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You're correct Van. No one will ever know the answer to the wauke. One thing is certain, there are two blocks involved. This is a real good example of having both hands involved. I like having both hands (arms) involved in pretty much everything. It makes sense to me, and it feels much faster and stronger. Personnel preference. That"ll always be the case I guess. ----Art

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 Post subject: Re: Wauke Proper
PostPosted: Thu Dec 17, 2015 7:38 pm 
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I agree Art. It is matter of individual preference and also matter of personal experience as well. The wauke 'format' if you will...is made up of a number of defensive and offensive 'natural body mechanics' taken to a highly sophisticated level of action/reaction performance.

These components can be put to use singly or together depending on preference, types of incoming force, and kinds of incoming attacks...with a view to an end result _intent_ of any application.

You wrote once that the 'fighters' of the vicious tournament days and of some unfortunate real life situations...tended to use the wauke moves with two hands.

I agree because when we fought we came up against some extremely powerful and big opponents throwing techniques/kicks they were practicing against trees, like the great TSD fighters of Bobby Cheezic we fought in the Boston area.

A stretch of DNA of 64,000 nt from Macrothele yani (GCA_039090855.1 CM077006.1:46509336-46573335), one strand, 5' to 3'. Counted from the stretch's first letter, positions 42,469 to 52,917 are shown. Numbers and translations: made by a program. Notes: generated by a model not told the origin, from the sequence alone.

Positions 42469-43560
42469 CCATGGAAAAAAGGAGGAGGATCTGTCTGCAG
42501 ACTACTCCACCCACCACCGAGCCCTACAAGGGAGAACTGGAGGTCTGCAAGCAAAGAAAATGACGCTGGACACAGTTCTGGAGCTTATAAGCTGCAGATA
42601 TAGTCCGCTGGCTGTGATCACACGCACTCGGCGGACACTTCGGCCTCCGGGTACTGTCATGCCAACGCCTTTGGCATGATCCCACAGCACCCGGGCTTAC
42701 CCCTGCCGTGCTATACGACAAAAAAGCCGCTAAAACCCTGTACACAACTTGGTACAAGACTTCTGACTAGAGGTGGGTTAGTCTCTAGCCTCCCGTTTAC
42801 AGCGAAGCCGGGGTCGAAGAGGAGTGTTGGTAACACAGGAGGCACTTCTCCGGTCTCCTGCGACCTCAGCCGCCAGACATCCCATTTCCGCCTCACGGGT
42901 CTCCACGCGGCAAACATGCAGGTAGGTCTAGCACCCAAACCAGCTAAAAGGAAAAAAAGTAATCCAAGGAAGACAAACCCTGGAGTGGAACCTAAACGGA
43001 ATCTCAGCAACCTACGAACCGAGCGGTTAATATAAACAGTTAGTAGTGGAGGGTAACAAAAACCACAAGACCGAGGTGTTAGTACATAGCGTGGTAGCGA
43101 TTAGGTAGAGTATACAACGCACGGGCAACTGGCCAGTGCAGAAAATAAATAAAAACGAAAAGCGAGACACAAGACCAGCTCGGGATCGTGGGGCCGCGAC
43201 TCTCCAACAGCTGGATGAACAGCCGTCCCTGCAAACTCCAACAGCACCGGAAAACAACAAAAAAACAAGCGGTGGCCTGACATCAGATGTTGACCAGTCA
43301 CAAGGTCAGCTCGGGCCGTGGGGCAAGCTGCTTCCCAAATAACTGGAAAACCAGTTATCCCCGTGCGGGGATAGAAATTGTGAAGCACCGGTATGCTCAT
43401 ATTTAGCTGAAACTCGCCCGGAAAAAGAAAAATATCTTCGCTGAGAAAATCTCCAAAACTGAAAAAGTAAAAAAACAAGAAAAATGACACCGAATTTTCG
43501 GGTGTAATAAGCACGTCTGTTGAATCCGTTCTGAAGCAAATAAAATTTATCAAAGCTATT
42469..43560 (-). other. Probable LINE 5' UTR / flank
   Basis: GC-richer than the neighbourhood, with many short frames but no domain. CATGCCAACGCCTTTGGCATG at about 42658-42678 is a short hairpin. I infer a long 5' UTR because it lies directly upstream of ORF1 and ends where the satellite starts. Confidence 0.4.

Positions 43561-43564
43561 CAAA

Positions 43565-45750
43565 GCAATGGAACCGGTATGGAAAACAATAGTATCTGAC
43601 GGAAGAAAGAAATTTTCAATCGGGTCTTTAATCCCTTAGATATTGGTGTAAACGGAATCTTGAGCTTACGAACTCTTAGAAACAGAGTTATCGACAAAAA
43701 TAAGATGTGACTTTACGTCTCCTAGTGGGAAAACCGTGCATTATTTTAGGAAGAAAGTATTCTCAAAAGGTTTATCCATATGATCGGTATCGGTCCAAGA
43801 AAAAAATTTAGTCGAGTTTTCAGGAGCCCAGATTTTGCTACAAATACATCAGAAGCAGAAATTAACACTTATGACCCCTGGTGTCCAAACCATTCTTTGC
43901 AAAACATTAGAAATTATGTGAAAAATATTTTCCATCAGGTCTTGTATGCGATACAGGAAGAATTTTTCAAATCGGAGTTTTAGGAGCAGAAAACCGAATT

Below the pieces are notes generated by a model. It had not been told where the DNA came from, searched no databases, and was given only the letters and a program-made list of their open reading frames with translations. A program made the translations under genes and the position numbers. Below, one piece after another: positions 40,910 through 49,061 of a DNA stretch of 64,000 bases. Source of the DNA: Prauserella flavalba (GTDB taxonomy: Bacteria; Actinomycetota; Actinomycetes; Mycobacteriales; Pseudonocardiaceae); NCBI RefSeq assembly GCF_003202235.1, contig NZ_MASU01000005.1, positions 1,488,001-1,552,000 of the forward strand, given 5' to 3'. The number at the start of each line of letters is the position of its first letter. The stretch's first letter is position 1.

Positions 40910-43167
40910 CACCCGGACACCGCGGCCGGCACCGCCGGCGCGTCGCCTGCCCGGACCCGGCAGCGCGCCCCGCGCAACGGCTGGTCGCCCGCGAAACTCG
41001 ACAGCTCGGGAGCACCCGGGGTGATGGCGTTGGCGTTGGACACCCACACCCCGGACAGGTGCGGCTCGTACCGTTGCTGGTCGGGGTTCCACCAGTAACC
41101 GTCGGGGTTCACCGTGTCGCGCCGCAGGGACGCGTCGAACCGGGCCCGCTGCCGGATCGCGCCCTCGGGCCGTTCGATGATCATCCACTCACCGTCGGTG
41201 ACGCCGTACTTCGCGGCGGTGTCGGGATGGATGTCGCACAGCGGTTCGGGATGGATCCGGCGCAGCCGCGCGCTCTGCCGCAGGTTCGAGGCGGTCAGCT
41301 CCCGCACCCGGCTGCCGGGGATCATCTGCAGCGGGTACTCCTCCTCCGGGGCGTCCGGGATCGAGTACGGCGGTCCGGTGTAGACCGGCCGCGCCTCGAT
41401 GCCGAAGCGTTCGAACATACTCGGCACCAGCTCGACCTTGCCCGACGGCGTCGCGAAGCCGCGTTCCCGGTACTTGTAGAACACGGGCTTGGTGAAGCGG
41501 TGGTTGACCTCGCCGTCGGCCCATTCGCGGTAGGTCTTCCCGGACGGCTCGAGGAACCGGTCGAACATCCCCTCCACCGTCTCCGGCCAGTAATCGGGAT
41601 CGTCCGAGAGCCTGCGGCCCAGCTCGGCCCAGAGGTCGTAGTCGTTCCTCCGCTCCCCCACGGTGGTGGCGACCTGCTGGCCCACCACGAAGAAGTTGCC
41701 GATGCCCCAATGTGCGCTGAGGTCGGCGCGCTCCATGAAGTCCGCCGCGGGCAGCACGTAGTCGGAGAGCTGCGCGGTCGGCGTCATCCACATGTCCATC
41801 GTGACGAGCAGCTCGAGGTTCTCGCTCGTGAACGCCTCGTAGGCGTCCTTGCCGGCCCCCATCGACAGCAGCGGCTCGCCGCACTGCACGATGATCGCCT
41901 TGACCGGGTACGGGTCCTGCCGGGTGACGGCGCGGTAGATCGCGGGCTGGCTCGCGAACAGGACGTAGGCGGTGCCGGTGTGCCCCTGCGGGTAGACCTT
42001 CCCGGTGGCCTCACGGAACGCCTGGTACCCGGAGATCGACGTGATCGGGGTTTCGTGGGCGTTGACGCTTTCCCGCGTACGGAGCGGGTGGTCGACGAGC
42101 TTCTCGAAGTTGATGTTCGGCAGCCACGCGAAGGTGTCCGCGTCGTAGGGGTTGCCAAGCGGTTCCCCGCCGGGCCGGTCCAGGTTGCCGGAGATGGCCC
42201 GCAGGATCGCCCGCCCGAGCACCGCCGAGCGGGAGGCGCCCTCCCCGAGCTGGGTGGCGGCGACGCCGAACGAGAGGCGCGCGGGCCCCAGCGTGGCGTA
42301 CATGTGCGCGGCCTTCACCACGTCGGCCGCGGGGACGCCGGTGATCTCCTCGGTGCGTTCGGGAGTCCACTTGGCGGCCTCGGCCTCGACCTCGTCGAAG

I know you remember the 'wars' with Bob's students...strongest fighters I ever recall. http://usamartialartsct.com/CheezicTangSooDo.htm

As you know, there will be attacks out in the world that will penetrate any type of blocking defense, so it is best to ingrain the use of two arms as major elements of a defensive shield to the body.

The beauty of the wauke 'format' is in the million and one _ways_ it can be put to use by practitioners, defensively and offensively.

Here is an old thread with great comments by Bill Glasheen and Dana Sheets...

viewtopic.php?p=166478

Some elements for discussion
Quote:
Alan Dollar's book refers to both " Hirate Mawashi Uke" and "Wauke".
His distinction is that the first uses only one arm, the second uses both arms (adds the secondary block).


Dana
Quote:
...rise...drill...overturn....fall...

The words above all contain elements of wauke. Hirate mawashi uke to be specific. Flat hand circle block is a literal translation of a japanese name for a chinese principle of body movement.